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      Fundamentally Freund
      by Michael Freund
      An alternative approach to Israeli political commentary.
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      Michael Freund is Founder and Chairman of Shavei Israel (www.shavei.org), which reaches out and assists "lost Jews" seeking to return to the Jewish people. He writes a syndicated column and feature stories for the Jerusalem Post. Previously, he served as Deputy Director of Communications & Policy Planning in the Israeli Prime Minister´s Office under former premier Benjamin Netanyahu. A native of New York, he holds an MBA in Finance from Columbia University and a BA from the Woodrow Wilson School of Public and International Affairs at Princeton University. He has lived in Israel for the past decade.
      Elul 29, 5773, 9/4/2013

      Shanah Tova!!


      May it be a year of expanding borders, downcast enemies, silenced critics and ingathered exiles for the State of Israel, and may we once again come to appreciate fully the miracle that we are living through as the Jewish people return to our Land.

      Shanah Tova and G-d bless our men in uniform and keep them safe!!



      Elul 28, 5773, 9/3/2013

      More than 1 in 10 Israeli Jews is a "settler"!


      Every year, on the eve of Rosh Hashana, Israel's Central Bureau of Statistics releases an update regarding the country's population.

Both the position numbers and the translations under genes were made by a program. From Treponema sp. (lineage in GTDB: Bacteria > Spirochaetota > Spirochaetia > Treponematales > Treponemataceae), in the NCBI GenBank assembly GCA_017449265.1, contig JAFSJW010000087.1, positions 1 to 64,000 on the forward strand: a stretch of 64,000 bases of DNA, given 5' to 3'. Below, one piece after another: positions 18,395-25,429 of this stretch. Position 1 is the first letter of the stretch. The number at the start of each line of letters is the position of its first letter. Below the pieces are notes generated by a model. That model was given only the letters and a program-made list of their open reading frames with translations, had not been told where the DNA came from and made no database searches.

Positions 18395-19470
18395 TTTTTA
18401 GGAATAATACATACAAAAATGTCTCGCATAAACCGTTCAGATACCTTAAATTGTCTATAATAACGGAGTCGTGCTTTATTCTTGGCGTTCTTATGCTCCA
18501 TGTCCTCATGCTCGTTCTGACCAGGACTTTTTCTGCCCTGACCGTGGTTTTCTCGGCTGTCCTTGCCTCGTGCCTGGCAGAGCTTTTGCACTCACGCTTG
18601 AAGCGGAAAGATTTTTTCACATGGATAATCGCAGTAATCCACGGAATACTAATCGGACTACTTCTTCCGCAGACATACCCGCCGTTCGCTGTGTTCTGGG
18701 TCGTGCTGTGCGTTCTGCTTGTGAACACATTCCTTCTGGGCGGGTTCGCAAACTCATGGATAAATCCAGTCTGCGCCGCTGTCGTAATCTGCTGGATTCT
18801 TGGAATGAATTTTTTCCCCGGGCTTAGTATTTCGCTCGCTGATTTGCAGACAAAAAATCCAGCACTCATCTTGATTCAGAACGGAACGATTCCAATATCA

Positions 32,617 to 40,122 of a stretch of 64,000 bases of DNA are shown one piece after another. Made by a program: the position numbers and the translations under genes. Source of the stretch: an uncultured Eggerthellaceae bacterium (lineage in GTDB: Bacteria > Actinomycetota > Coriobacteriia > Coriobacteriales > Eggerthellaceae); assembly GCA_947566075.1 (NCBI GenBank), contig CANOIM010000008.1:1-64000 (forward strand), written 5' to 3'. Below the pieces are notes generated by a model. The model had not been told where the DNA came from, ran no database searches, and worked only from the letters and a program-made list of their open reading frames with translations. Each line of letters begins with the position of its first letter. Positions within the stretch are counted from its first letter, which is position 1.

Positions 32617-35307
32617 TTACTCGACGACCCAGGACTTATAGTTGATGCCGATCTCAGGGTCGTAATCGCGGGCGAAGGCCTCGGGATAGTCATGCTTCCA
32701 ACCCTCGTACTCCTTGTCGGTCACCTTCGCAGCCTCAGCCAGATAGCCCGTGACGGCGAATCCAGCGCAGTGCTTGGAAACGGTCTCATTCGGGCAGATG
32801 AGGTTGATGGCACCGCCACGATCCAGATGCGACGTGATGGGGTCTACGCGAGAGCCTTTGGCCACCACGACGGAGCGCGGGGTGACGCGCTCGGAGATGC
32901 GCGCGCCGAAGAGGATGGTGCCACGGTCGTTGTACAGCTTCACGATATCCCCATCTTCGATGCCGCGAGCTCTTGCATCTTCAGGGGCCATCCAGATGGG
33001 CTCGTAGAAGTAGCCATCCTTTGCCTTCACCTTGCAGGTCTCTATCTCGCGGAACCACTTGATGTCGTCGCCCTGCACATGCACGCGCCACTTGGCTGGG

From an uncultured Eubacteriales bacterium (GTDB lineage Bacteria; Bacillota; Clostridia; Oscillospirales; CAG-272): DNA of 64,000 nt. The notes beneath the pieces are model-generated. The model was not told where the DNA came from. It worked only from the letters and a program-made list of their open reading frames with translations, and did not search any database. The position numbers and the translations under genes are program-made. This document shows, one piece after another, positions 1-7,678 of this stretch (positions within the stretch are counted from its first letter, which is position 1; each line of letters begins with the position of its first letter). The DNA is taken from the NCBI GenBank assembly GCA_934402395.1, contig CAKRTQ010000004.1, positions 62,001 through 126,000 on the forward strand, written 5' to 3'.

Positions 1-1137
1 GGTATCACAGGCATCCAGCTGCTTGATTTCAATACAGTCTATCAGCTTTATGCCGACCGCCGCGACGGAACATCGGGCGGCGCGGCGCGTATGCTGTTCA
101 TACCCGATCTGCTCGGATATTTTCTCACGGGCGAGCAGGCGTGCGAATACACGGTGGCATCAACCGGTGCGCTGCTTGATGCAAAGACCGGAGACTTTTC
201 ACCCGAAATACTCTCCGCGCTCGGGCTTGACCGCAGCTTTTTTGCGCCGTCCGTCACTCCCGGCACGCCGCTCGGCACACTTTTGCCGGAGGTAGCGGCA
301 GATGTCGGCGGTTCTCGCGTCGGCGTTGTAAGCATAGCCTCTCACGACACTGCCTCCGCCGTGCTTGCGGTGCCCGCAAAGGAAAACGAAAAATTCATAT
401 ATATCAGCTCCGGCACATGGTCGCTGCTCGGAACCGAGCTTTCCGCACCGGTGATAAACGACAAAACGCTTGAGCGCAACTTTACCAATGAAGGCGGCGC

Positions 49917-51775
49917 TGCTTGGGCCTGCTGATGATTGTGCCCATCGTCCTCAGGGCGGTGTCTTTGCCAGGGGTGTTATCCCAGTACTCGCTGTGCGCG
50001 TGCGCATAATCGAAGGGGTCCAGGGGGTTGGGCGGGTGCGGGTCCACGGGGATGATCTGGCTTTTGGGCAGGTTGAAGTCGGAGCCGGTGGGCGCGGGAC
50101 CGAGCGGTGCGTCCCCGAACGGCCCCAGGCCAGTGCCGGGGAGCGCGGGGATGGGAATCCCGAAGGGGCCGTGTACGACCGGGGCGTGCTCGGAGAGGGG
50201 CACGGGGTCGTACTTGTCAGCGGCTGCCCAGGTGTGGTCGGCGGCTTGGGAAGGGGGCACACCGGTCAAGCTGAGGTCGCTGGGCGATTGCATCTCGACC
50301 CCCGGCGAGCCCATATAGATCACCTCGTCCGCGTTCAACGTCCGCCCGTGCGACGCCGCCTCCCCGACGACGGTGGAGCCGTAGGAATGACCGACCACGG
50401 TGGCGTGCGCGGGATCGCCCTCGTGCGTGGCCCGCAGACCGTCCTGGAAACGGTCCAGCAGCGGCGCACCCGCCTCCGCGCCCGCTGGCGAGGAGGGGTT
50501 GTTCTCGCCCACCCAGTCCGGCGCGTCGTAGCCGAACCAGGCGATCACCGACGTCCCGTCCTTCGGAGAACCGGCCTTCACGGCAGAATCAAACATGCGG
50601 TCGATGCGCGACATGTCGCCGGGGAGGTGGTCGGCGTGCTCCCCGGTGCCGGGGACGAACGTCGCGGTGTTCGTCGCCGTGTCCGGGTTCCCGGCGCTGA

As we prepare to enter 5774, the number of Jews living in the Jewish state has reached 6,066,000, the highest it has been in 2000 years. Thank G-d, the Land of Israel is once again filling up with Jews!

      Taking into account the fact that there are now more than 367,000 Jews living in Judea and Samaria, and an additional 300,000 residing in eastern Jerusalem, this means that more than 1 in 10 Israeli Jews now make their homes over the so-called Green Line! 

      This is a statistic with significant political and diplomatic ramifications - it underlines the impossibility of withdrawal and expulsion, and highlights the ongoing reunification of the people of Israel with their land.

      We need to repeat this over and over again and shout it from the rooftops: the Green Line is dead. There is no turning back. Judea and Samaria are ours forever. 







      Tishrei 8, 5771, 9/16/2010

      Rev Up the Bulldozers


      For the first time in nearly two years, Israel and the Palestinian Authority resumed direct negotiations in Washington this week amid a great deal of fanfare.

      In a clear sign of the occasion's significance, President Barack Obama personally set aside several hours in between his frequent vacations to host the restart of the talks, while former British Prime Minister Tony Blair abandoned the lucrative lecture circuit for a few days in order to attend the ceremony.

      Can this possibly be just business as usual?

      With all the clinking of the champagne glasses at the festive diplomatic dinner, and the inevitable poses for the political paparazzi, some might be tempted to get swept away by all the hope and change that seems to be in the air. 

      After all, the diplomatic process has been stalled for some 20 months now, and the fact that Israel and the Palestinian leadership are again looking at each other across a table clearly marks an advance in the right direction.

      Or does it?

      Before you get too excited, consider the following. Even before the talks began, Palestinian Chairman Mahmoud Abbas was already at work blaming Israel for their imminent failure.

      In a speech in Ramallah on Sunday, Abbas said, "I clearly state today that we notified the Americans and international officials that Israel will bear sole and full responsibility for the collapse of negotiations should settlement building continue" (Ynet, August 30).

      Like a bride placing a call to her divorce lawyer as she saunters down the aisle, Abbas is laying the groundwork for a letdown.